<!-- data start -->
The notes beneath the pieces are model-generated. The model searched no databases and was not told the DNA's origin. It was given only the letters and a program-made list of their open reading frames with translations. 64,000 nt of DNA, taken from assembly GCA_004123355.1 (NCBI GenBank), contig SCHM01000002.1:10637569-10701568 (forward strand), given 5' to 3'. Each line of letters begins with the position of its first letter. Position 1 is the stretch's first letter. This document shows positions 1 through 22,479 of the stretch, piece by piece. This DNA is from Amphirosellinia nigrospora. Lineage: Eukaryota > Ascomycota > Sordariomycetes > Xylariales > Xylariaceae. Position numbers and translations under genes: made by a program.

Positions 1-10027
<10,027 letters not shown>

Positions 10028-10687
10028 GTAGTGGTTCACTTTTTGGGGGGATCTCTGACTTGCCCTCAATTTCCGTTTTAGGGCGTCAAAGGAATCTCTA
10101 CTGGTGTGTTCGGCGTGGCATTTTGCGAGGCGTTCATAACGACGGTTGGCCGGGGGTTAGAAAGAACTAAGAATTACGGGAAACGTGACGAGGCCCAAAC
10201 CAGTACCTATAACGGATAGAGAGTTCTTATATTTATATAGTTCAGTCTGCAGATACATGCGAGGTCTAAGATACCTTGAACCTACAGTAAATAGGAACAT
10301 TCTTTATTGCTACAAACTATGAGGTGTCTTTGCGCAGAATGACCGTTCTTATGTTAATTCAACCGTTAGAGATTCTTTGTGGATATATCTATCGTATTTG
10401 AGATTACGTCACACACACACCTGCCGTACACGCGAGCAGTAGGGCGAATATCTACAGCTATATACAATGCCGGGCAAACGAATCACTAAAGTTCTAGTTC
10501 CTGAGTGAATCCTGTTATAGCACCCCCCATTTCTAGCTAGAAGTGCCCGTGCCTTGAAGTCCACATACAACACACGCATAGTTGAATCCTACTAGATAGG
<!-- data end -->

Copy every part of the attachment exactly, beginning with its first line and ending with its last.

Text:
The notes beneath the pieces are model-generated. The model searched no databases and was not told the DNA's origin. It was given only the letters and a program-made list of their open reading frames with translations. 64,000 nt of DNA, taken from assembly GCA_004123355.1 (NCBI GenBank), contig SCHM01000002.1:10637569-10701568 (forward strand), given 5' to 3'. Each line of letters begins with the position of its first letter. Position 1 is the stretch's first letter. This document shows positions 1 through 22,479 of the stretch, piece by piece. This DNA is from Amphirosellinia nigrospora. Lineage: Eukaryota > Ascomycota > Sordariomycetes > Xylariales > Xylariaceae. Position numbers and translations under genes: made by a program.

Positions 1-10027
<10,027 letters not shown>

Positions 10028-10687
10028 GTAGTGGTTCACTTTTTGGGGGGATCTCTGACTTGCCCTCAATTTCCGTTTTAGGGCGTCAAAGGAATCTCTA
10101 CTGGTGTGTTCGGCGTGGCATTTTGCGAGGCGTTCATAACGACGGTTGGCCGGGGGTTAGAAAGAACTAAGAATTACGGGAAACGTGACGAGGCCCAAAC
10201 CAGTACCTATAACGGATAGAGAGTTCTTATATTTATATAGTTCAGTCTGCAGATACATGCGAGGTCTAAGATACCTTGAACCTACAGTAAATAGGAACAT
10301 TCTTTATTGCTACAAACTATGAGGTGTCTTTGCGCAGAATGACCGTTCTTATGTTAATTCAACCGTTAGAGATTCTTTGTGGATATATCTATCGTATTTG
10401 AGATTACGTCACACACACACCTGCCGTACACGCGAGCAGTAGGGCGAATATCTACAGCTATATACAATGCCGGGCAAACGAATCACTAAAGTTCTAGTTC
10501 CTGAGTGAATCCTGTTATAGCACCCCCCATTTCTAGCTAGAAGTGCCCGTGCCTTGAAGTCCACATACAACACACGCATAGTTGAATCCTACTAGATAGG